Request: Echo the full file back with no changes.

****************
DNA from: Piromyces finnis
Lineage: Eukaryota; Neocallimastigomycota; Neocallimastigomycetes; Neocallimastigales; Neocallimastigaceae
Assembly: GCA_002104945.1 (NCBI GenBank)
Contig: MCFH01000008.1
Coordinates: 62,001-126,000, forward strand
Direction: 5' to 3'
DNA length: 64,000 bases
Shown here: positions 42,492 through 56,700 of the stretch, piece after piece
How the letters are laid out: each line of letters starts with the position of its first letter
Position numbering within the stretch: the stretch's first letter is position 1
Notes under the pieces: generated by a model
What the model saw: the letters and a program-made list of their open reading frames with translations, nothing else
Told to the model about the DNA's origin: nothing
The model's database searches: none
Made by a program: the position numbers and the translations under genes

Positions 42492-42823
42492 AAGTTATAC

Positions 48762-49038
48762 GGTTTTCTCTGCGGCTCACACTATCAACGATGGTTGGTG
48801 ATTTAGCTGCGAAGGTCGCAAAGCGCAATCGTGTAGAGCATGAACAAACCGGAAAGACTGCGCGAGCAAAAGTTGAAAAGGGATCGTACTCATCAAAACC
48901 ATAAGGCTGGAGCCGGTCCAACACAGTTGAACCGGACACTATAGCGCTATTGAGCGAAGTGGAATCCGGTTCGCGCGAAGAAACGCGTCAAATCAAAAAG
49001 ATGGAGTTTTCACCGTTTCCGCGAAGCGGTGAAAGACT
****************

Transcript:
DNA from: Piromyces finnis
Lineage: Eukaryota; Neocallimastigomycota; Neocallimastigomycetes; Neocallimastigales; Neocallimastigaceae
Assembly: GCA_002104945.1 (NCBI GenBank)
Contig: MCFH01000008.1
Coordinates: 62,001-126,000, forward strand
Direction: 5' to 3'
DNA length: 64,000 bases
Shown here: positions 42,492 through 56,700 of the stretch, piece after piece
How the letters are laid out: each line of letters starts with the position of its first letter
Position numbering within the stretch: the stretch's first letter is position 1
Notes under the pieces: generated by a model
What the model saw: the letters and a program-made list of their open reading frames with translations, nothing else
Told to the model about the DNA's origin: nothing
The model's database searches: none
Made by a program: the position numbers and the translations under genes

Positions 42492-42823
42492 AAGTTATAC

Positions 48762-49038
48762 GGTTTTCTCTGCGGCTCACACTATCAACGATGGTTGGTG
48801 ATTTAGCTGCGAAGGTCGCAAAGCGCAATCGTGTAGAGCATGAACAAACCGGAAAGACTGCGCGAGCAAAAGTTGAAAAGGGATCGTACTCATCAAAACC
48901 ATAAGGCTGGAGCCGGTCCAACACAGTTGAACCGGACACTATAGCGCTATTGAGCGAAGTGGAATCCGGTTCGCGCGAAGAAACGCGTCAAATCAAAAAG
49001 ATGGAGTTTTCACCGTTTCCGCGAAGCGGTGAAAGACT